Forty years of research in political psychology indicates that most Americans most of the time do not deduce their issue attitudes or assessments of political leaders from enduring ideological principles such as liberalism, conservatism, libertarianism, or socialism (Converse, 1964; Kinder, 1983; Neuman, 1986). That this is bad news is not at all self-evident (Barber, 1988; Marcus, 1988), and more than one author has praised the American public for its practical, nonideological approach to politics (e.g., Bell, 1960; Dionne, 1991, ch. 13; Lipset, 1960). Even if citizens are generally nonideological, however, even if they may tend to favor “whatever works,” one is still left with the question: “works in terms of what?” That is, what standards or criteria do Americans employ when deciding whether one policy or candidate works better than another?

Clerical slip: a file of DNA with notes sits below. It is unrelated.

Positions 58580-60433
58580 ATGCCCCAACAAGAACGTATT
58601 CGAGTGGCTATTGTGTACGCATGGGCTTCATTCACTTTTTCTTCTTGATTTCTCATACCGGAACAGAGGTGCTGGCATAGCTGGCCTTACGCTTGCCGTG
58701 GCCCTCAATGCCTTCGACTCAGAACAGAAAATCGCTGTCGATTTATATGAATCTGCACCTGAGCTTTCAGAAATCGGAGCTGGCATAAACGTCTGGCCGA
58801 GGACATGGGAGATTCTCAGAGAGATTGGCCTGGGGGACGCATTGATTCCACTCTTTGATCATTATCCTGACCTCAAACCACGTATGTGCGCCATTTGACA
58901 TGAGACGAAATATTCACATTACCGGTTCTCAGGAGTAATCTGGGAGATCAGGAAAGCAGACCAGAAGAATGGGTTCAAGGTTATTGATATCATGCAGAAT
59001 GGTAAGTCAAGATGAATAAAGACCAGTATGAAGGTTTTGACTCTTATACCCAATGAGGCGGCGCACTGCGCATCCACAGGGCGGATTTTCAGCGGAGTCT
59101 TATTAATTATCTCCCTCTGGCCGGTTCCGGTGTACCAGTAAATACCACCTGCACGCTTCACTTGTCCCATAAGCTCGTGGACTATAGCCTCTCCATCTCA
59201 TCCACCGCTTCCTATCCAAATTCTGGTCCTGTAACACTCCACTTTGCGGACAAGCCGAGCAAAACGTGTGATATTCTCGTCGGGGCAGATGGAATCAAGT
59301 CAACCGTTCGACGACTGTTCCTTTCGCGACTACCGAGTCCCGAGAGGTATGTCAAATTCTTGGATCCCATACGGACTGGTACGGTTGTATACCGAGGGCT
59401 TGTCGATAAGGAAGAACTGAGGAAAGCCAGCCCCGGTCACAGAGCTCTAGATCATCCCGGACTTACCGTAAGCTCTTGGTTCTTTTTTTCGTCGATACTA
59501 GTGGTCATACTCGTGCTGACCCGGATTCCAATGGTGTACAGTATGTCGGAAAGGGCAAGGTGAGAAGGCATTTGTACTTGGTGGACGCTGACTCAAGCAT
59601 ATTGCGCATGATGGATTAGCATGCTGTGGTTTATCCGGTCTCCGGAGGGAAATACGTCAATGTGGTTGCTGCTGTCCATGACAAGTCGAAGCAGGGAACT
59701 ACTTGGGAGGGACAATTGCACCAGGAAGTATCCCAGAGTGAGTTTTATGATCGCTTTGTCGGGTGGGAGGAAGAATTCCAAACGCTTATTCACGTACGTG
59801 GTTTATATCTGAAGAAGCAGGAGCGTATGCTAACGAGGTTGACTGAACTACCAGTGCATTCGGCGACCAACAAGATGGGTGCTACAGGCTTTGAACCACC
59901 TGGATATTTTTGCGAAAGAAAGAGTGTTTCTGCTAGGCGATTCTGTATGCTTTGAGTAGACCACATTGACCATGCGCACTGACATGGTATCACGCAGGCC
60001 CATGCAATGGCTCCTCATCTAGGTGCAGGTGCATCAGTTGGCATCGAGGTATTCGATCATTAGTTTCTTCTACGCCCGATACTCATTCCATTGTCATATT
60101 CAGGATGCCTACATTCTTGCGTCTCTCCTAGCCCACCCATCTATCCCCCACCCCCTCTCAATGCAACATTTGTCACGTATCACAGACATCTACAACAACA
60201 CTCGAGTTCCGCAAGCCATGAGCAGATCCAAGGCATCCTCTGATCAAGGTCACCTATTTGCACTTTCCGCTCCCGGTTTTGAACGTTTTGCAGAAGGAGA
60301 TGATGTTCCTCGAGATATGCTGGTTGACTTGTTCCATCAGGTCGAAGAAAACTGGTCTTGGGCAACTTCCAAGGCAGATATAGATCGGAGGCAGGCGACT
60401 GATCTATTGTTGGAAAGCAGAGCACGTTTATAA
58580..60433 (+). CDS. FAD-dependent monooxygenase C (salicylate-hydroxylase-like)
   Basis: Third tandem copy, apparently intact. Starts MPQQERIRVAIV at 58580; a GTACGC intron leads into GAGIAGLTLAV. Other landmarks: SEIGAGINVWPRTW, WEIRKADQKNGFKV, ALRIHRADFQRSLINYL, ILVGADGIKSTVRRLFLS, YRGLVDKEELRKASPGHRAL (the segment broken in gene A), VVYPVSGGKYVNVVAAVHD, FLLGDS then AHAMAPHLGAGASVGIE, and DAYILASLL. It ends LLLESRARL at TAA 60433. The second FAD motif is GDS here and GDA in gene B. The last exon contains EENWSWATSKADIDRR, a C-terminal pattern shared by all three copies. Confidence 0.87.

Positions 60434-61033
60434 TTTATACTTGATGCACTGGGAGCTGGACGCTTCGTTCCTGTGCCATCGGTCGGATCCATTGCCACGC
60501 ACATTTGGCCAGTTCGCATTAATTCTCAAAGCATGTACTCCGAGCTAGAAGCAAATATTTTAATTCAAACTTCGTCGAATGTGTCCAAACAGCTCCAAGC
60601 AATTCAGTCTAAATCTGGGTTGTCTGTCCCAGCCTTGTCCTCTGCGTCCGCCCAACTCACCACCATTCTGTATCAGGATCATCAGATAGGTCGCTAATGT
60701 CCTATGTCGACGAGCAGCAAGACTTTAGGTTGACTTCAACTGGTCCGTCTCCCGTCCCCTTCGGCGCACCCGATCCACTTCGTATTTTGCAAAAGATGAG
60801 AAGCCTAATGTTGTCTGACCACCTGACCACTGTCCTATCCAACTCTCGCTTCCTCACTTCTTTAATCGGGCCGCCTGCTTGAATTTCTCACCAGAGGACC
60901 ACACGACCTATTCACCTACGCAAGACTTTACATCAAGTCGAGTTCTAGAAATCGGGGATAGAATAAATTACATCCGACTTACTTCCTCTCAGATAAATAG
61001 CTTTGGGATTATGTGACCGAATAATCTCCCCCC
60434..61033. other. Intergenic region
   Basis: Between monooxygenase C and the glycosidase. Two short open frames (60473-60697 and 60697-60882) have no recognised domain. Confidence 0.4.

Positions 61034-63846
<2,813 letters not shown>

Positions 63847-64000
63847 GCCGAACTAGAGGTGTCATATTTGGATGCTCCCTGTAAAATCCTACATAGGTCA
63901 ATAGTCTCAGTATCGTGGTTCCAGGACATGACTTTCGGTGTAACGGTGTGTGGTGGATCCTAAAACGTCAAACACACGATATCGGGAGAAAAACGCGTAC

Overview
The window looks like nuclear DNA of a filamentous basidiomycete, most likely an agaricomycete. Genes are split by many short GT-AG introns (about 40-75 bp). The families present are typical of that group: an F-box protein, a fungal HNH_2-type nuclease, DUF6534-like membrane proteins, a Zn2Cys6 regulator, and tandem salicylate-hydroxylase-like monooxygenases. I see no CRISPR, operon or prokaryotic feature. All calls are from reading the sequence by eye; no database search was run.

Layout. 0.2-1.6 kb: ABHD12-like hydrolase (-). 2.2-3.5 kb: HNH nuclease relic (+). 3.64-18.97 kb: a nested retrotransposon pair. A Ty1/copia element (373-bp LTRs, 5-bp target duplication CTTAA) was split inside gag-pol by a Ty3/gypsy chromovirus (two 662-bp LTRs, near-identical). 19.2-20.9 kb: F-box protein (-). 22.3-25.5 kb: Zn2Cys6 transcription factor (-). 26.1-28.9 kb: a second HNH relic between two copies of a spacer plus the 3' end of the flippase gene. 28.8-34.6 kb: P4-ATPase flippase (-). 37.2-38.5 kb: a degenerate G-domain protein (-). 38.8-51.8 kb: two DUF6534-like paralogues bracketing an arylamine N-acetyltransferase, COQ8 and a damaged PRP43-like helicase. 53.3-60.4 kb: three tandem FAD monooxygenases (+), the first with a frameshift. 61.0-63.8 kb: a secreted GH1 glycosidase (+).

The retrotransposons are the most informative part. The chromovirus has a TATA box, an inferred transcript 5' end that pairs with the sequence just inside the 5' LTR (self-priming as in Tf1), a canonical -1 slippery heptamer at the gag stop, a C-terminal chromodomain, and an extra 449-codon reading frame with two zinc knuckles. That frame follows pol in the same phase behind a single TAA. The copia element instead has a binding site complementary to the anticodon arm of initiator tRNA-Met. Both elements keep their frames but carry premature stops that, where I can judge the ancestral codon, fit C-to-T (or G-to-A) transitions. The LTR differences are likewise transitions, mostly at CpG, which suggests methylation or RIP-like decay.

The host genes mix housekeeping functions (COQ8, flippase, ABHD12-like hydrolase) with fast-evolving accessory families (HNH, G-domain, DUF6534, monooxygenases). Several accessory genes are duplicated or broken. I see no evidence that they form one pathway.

Borrowing from their colleagues in economics, the rational-choice school of political science would have us believe that the primary (some would claim the only) criterion that matters in making political judgments is self-interest (see, e.g., Downs, 1957; Riker and Ordeshook, 1973). Of course, the definition of what constitutes self-interest can be (and has been) stretched to explain pretty much anything – donating anonymously to a charity, bearing and raising children, even volunteering for dangerous combat duty.